Paris is more than just a city; it’s a mosaic of villages and neighborhoods (Montmartre, Belleville, Saint Germain des Près, Batignolles…), each with its own identity, each different from the others. You’ll soon fall under the spell of their architecture, their appearance and their atmosphere.
From Les3chambres you can get to the main monuments and museums of Paris on foot: 20 minutes from the Louvre, 30 minutes from the Musée d’Orsay, 45 minutes from the Eiffel Tower and only 10 minutes from Montmartre.
The best way to get a feel for Paris is on foot. Take the time to head off in search of the city and its inhabitants as they really are, together with their mysteries and historical anecdotes.
Street by street, seek out the unusual, soak up the personality of each of the different neighborhoods, where craftspeople, artists and shopkeepers await you in their workshops and boutiques.
The eiffel tower
The Eiffel Tower, 324 meter tall, is located on the Champs de Mars on the left banks of the Seine river and was constructed by Gustave Eiffel in 1889 for the Universal exhibition in Paris.
The tower has three levels for visitors. The top level’s upper platform is 276 m (906 ft) above the ground. Tickets can be purchased to ascend by stairs or lift to the first and second levels. The climb from ground level to the first level is over 300 steps, as is the climb from the first level to the second. The top level is accessible only by lift.
Musée Nissim de Camondo
One of the most sumptuous private homes from the early 20th century in Paris. Moïse de Camondo, a reputed Parisian banker during the Belle Epoque, was a passionate collector of French furniture and art objects from the eighteenth century. In 1911, he hired architect René Sergent to build a private mansion next to Parc Monceau that would be worthy of this collection and suitable for his family.
Montmartre is a district full of authentic charm, only 10 minutes walking distance from Les3chambres, famous for the Sacré-Coeur basilica and a magnificent view of Paris. After visiting the basilica, visitors enjoy strolling around this historic area: there is Place du Tertre and its famous caricaturists, the Espace Dalí, the Montmartre grapevines, the cabaret du Lapin Agile, the Musée Montmartre.The walk continues down to the world famous Moulin Rouge cabaret. A few minutes walk from the Moulin Rouge, in SoPi (South Pigalle), the tea room in the garden of the Musée de la Vie Romantique is a delightful place to stop for refreshments.
Les Passages couverts
Former shopping centers of today, these galleries dating from the 19th century are often a little known aspect of Paris.
They lead you to the heart of an unusual Paris, between quaint shops and architectural beauty. Coming out of les3chambres you will reach the Louvre Museum via 4 interconnecting walkways, Passage Verdeau, Passage des Panoramas, Passage Jouffroy and the Galerie Vivienne. By the tiny Passage des 2 Pavillons, you will arrive in the gardens of the Palais Royal.
THE RUSSIAN AVANT GARDE
From March 28th to July 16th, 2018
The exhibition devoted by the Centre Pompidou to the Russian avant-garde between 1918 and 1922 focuses on the work of three of its iconic figures: Marc Chagall, El Lissitzky and Kasimir Malevich. It also presents works by teachers and students of the Vitebsk art school founded in 1918 by Chagall.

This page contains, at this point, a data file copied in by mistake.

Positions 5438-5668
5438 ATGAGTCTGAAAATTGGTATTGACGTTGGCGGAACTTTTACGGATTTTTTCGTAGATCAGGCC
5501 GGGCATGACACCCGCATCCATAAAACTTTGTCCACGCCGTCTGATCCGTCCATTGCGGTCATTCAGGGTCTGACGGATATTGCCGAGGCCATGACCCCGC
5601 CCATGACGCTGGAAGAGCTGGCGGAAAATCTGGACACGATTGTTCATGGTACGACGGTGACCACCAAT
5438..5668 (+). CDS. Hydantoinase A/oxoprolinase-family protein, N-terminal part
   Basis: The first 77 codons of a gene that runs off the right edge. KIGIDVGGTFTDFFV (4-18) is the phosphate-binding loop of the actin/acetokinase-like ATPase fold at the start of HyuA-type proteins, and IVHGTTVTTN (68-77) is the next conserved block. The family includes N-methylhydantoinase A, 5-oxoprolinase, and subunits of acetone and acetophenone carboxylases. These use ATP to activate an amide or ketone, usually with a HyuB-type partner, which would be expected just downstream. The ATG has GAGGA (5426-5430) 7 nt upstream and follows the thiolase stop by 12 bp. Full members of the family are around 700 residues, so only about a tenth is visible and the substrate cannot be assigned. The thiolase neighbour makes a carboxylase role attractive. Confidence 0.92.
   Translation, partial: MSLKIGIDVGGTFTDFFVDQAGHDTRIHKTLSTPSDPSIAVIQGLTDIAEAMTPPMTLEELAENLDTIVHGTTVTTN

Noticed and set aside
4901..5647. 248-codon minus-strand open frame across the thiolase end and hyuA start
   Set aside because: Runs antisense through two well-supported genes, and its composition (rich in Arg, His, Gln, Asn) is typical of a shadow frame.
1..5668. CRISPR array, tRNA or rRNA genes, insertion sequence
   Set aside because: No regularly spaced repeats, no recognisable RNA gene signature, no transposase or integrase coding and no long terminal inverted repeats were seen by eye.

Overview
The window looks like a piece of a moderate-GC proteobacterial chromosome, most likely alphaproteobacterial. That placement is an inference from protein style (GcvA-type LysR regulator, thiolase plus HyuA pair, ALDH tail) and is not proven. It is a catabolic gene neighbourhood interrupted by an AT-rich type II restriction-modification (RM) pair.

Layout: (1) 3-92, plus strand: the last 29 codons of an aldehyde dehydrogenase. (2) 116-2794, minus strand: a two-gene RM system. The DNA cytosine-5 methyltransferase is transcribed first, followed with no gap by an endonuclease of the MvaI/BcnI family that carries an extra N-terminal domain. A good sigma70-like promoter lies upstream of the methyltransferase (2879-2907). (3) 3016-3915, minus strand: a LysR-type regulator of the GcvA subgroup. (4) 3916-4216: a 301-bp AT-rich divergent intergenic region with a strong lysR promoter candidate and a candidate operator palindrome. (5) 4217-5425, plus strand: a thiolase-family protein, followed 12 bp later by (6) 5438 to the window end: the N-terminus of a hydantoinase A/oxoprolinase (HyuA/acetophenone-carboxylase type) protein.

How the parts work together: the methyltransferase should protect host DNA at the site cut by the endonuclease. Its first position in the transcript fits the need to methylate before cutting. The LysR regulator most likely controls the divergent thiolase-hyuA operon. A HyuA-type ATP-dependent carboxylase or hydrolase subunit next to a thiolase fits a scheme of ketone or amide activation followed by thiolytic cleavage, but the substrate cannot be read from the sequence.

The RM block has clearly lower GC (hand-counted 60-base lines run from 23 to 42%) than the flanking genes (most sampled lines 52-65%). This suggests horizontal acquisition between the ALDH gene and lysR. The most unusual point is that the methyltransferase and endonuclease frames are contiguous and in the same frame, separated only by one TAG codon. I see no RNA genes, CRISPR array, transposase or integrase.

MUSEE DE L’ORANGERIE
THE WATER LILIES. American Abstract Art
From April 13th to August 20th, 2018
In 1955, Alfred Barr brought one of Monet’s large panels of Water Lilies into the collection of the MOMA in New York, at a time when these great “decorations”, still in the studio in Giverny, were beginning to attract the attention of collectors and museums. Monet was presented at that time as “a bridge between the naturalism of early Impressionism and the highly developed school of Abstract Art” in New York.
FOUJITA, Painting in the Roaring Twenties
From March 7th to July 15th, 2018-02-05
The Musée Maillol in Paris is presenting an exhibition devoted to the Japanese artist, Léonard Tsuguharu Foujita, who acquired French nationality. More than a hundred major works, originating from public and private collections, show the exceptional nature of Foujita’s period in Montparnasse with his friends Modigliani, Zadkine…
Paris river Seine docks
Following the Seine through Paris is a way of enjoying a thousand different escapades on the river, its bridges and islands. Daytime or night time, Left Bank or Right Bank, you will appreciate the buzz of activity along the quaysides and the lapping of the waves. There are any number of ways to relax – aboard a boat, cycling, walking briskly, sauntering lazily, or working out, dining, dancing on barges, exploring an area between two exhibitions, taking a post-shopping break, or sunbathing in a swimsuit. You never fail to be filled with wonder at these riverbanks, classed as a world heritage site by Unesco.
CITE DE L’ARCHITECTURE
From March 9th to July 1st, 2018
Called the Magus of the North, Alvar Aalto (1898–1976) is the best known Finnish architect of his generation and a chief proponent of a human-centred modernism. The Cité de l’architecture is now presenting a major retrospective exhibition on this legendary architect and reveals many new aspects of his oeuvre.
MUSEE DU LOUVRE
From March 29 to July 23, 2018
The idea is to “try to elude the long, prolific and complex career” of Eugène Delacroix while highlighting “the tension that formed this artist, striving for individuality and driven by aspirations to follow in the footsteps of Flemish and Venetians artists from the 16th and 17th century”.